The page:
Those of you who have read If Women Rose Rooted will know that the journey offered within the book begins with a remarkable old story from the Arthurian/Grail tradition which describes the coming of the Wasteland. If you haven’t read the book, the story, in my retelling, goes roughly (without the help of a particularly heron-like old woman – or is it a particularly old-woman-like heron?) like this:

In the kingdom of Logres – for that was what the land of England was called, in those days – were all the riches of the world, and they all came from the court of the Fisher King. Gold and silver, splendid furs, nourishing foodstuffs and beautifully woven cloth – the people did not lack for health and comfort and beauty. But more than this: from the court of the Fisher King came falcons and merlins, goshawks and sparrowhawks; wolf and bear, badger and fox. All the beautiful wild things of the land. In those days, when the King’s court could still be found, there was such an abundance of riches throughout this land that everyone was awestruck by it.

In those days, the land offered nourishment for all, for it was properly tended and cared for. People understood that there’s a contract people and the land. You care for it, and it cares for you. The source of the kingdom’s life, the life-giving blood which surged in its veins, was the sacred water of the wells, which flowed up out of the deep potent waters of the Otherworld. The wells were tended by maidens, and these maidens were the Voices of the Wells. And this is how they served: if a traveller in need should pass by a well in those times, a well-maiden would appear and, if he asked reasonably, offer him the food he liked best, and a drink of well-water from her golden grail. This gift was given to all, freely given in the spirit of service to the land.

But then there came a king in the land who did not cherish the old customs, or understand his contract with the land and the duties of hospitality, which travel both ways. That king’s name was Amangons. As king it was his duty to guard the land and those who lived on it; it was his duty to tend it and see that all was in good heart, for this is the sacred contract which maintains the balance of the world. It was his duty to keep the well-maidens safe, for they were the Voices of the wells, and without the wells the land would lose its heart. But Amangons wasn’t much of a man for duty, and the day came when he broke faith. On that day a well-maiden, seeing him pass by, offered him food and water, as was the custom. After eating the food and drinking the water, Amangons tore off her white dress, threw her across the stone wall which surrounded the well, and raped her while his men looked on.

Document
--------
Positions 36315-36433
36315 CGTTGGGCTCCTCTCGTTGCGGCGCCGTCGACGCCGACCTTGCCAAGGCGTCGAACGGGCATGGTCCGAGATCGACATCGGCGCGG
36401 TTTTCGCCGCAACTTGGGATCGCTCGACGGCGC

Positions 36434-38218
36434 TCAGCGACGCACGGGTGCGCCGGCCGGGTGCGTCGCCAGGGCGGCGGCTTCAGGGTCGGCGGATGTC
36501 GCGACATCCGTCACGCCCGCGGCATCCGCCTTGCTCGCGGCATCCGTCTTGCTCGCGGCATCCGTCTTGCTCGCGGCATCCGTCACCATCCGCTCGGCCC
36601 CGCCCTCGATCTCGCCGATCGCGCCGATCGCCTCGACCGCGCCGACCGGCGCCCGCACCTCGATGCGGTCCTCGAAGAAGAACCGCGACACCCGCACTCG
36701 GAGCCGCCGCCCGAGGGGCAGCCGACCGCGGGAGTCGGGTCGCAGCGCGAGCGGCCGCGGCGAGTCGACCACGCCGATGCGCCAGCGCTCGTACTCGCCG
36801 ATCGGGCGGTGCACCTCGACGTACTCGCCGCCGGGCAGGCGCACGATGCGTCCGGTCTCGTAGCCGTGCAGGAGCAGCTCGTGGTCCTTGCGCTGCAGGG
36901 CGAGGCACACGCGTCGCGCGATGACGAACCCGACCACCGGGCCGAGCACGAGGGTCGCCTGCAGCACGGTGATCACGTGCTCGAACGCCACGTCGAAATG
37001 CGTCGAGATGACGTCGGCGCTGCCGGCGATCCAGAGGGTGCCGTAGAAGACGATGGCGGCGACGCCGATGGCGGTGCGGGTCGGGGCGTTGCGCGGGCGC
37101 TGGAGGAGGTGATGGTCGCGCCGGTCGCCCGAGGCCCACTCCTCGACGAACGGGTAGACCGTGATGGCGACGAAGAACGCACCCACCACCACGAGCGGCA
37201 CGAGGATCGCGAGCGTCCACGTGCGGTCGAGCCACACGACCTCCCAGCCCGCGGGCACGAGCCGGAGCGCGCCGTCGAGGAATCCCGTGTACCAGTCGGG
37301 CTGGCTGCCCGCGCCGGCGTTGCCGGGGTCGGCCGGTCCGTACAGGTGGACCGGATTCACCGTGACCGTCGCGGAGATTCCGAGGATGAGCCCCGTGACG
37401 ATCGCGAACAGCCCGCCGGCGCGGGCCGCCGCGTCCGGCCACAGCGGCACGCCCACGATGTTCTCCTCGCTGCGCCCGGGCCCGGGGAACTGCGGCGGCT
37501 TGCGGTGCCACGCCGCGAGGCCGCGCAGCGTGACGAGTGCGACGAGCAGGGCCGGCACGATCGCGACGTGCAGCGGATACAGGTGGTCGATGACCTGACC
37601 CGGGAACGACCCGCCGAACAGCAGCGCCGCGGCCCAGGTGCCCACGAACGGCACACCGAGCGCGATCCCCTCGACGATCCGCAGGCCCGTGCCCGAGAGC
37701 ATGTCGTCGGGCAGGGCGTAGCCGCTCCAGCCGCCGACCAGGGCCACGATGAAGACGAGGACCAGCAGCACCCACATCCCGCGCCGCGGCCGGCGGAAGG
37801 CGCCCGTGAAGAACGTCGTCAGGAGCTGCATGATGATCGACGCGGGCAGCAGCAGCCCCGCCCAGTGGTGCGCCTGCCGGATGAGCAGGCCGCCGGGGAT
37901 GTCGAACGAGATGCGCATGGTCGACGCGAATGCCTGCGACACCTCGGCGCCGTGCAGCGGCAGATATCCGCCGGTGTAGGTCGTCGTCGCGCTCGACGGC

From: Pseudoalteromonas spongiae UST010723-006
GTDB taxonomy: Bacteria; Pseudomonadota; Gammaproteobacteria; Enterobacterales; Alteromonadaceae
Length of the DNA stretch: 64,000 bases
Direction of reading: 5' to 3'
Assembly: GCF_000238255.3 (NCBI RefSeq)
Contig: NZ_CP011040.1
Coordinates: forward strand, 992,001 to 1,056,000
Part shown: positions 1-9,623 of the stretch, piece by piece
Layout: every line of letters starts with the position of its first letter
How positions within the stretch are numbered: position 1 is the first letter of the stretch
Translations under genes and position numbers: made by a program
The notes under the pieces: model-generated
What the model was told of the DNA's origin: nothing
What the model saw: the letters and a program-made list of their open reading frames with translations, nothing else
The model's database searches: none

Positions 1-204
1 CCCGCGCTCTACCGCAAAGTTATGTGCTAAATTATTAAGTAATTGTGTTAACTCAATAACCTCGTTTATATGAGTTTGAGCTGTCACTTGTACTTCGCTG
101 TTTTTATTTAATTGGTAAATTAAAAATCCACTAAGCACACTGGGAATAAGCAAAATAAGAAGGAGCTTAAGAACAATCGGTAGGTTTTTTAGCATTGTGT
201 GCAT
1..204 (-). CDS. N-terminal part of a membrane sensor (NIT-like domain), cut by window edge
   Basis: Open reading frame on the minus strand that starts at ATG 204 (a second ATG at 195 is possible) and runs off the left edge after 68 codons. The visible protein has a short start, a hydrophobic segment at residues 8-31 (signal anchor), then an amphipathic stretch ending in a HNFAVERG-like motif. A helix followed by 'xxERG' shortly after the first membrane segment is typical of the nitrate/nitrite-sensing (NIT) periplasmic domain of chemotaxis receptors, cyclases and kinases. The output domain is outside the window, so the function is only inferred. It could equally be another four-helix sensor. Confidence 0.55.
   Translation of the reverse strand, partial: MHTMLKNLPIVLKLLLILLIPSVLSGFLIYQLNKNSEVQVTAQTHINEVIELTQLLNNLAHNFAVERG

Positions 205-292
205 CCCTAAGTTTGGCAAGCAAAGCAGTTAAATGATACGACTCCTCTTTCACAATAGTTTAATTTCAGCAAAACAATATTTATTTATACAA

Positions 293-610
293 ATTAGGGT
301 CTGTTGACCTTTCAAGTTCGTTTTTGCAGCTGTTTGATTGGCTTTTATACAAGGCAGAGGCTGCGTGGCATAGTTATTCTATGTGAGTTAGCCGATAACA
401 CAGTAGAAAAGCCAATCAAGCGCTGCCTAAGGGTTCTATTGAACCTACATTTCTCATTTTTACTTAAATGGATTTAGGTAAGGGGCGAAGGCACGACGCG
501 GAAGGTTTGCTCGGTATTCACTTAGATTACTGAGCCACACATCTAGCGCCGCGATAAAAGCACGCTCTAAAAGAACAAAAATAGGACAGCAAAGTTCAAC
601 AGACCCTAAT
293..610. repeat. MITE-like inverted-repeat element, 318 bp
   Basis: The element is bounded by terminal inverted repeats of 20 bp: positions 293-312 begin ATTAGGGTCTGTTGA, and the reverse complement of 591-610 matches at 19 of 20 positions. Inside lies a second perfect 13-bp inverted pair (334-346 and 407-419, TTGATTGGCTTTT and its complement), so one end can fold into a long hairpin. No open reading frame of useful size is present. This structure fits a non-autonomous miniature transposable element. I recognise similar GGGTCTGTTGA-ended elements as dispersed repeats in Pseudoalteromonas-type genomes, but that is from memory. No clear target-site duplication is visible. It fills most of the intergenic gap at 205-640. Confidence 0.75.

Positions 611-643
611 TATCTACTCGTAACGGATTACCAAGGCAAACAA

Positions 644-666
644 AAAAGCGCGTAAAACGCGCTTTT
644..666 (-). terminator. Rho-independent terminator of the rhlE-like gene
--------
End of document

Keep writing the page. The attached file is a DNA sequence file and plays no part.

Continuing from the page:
But it did not stop there. After this violation, Amangons stole the well-maiden’s golden vessel and kept it for himself – though it did not stay with him, for the well-maiden’s grail might not pass into hands such as his. He carried the maiden off, and made her serve him.

Then, seeing what the king had done, and taking their lead from him, all around the country his men began to rape the other well-maidens. So the maidens no longer came out of the wells, and withdrew from the land altogether. And so it was that the people of Logres lost the Voices of the wells, and the services of the wells ceased. This is how the land was laid waste. The leaves on the trees shrivelled and died, plants withered, fields and meadows turned brown, and the earth lay barren and scorched. The waters of the land diminished and the rivers ran dry, and no one could find the enchanted court of the Fisher King, who had once made the land bright with his treasures.